Therefore, despite the constant claims of Israeli officials, this country’s general strategy so far has been to avoid direct military confrontation with Iran and to focus on less intense and covert warfare. This has changed since 2017 due to Israel’s objection to pro-Iranian forces regaining the control over Al-Bukamal Qa’im border crossing on the Iraqi-Syrian border, and the consequent lack of a proportionate and retaliatory response from Iran to Israel’s ongoing operations in Syria. In fact, inaction of Iran has allowed Israeli army to expand its campaign from northern borders and the Golan Heights (as the first ring) to the province of Deir ez-Zor in eastern Syria, then to the depths of Iraq in cooperation with the US (as the second ring), and eventually, inside the Iranian territory (as the third ring). The expansion of Israel’s subversive actions deep inside Iran is an effort to discredit Iran’s deterrence as well as undermining Iran’s strategic stability, while also dismantling Iran’s military and nuclear capabilities.
In the meantime, Israel’s embark on the strategy of Third-Circle Directorate based on intensifying low-level but effective military actions on Iranian soil has played a greater role in undermining Iran’s conventional deterrent advantages. Israel’s repeated operation and its recklessness in accepting responsibility for such actions has taken Israel’s belief and determination that it can target Iran’s assets and strategic resources inside and outside of Iran with numerous intermittent actions to a new level. Therefore, it can be said that while the previous positions of Israeli officials regarding the bombing and cessation of Iran’s nuclear capabilities were mostly focused on the assassination of Iranian scientists, targeted cyberattacks, sabotages, and bombings of industrial, security, and military facilities, there is no guarantee that the Third-Circle Directorate would not extent to explicit and direct entry of Israeli fighters, bombers or ballistic missiles to bomb Iran’s nuclear and military facilities in cooperation with the United States or independently.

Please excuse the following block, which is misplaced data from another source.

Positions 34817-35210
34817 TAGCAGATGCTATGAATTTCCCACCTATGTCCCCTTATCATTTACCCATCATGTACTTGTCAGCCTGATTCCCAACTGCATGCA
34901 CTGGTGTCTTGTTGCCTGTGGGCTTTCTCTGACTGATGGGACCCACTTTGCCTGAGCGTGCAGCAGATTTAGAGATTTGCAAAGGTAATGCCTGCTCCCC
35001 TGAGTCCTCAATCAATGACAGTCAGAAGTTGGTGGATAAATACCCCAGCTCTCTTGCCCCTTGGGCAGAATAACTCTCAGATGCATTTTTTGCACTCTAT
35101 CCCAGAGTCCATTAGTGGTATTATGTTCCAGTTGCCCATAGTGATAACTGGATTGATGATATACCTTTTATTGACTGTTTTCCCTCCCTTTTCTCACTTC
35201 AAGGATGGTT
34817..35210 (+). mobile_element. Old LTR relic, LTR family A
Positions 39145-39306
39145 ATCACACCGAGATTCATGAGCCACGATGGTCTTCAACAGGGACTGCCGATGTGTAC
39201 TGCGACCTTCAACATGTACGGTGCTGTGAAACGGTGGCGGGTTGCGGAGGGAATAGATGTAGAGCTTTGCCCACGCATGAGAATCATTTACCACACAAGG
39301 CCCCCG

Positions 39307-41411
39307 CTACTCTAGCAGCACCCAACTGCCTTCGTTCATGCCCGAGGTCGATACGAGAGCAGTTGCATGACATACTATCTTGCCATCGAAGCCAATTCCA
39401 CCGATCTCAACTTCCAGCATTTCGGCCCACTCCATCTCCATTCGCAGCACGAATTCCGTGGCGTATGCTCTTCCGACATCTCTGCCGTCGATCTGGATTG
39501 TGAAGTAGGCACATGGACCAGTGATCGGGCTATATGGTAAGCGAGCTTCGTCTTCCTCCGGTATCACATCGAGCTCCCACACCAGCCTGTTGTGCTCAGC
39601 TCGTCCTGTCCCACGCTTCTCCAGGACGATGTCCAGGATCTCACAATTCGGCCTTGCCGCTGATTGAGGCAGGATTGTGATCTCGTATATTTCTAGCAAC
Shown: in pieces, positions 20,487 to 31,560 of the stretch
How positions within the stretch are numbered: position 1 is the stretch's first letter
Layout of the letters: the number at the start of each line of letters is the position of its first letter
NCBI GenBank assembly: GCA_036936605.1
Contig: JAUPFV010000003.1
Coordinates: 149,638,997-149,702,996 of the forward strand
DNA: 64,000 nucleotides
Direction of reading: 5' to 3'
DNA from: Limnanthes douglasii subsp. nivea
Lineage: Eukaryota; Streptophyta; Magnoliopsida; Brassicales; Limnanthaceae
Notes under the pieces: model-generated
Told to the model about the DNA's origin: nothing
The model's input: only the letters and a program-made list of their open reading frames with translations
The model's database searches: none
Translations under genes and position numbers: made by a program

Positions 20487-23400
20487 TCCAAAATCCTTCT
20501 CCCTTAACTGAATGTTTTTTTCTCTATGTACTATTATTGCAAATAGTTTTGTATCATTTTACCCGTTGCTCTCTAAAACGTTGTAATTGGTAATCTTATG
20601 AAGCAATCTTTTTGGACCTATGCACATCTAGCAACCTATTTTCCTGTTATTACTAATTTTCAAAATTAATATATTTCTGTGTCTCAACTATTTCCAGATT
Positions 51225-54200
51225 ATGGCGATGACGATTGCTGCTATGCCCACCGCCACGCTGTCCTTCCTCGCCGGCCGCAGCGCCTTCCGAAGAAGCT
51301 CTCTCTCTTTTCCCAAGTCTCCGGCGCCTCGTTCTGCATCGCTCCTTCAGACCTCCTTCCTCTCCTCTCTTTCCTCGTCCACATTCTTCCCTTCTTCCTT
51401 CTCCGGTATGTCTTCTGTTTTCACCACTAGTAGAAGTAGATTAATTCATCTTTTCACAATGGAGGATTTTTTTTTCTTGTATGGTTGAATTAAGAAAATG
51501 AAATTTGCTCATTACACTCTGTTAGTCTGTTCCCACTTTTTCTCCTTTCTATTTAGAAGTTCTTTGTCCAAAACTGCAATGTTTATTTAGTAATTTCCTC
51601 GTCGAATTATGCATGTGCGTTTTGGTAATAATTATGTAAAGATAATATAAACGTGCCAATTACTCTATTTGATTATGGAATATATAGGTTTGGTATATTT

If Israel mistakes Iran’s inaction with inability to respond and decides to extend Mabam Campaign to air or missile strikes inside the Iranian borders, it should not be sure of the unpredictable consequences. Iran has not yet responded decisively to cyber-attacks, the assassination of its scientists, and the Israeli sabotages due to the fact that these actions have been designed and carried out in such a way that Iran has assessed the damage as compensable. That is, a long set of low-level attacks were conducted to change the state of the field without taking actions that justifies an extensive reaction. Iran’s failure to respond to the recent Israeli attack on the port of Latakia is a clear example of the success and effectiveness of Salami Slicing strategy. Such strategies are designed to engage Iran in a polygonal dilemma: that it cannot respond to every individual military actions and small-scale sabotage, while inaction against these multiple small and non-intensive attacks will gradually result in losing its strategic position and deterrent credibility.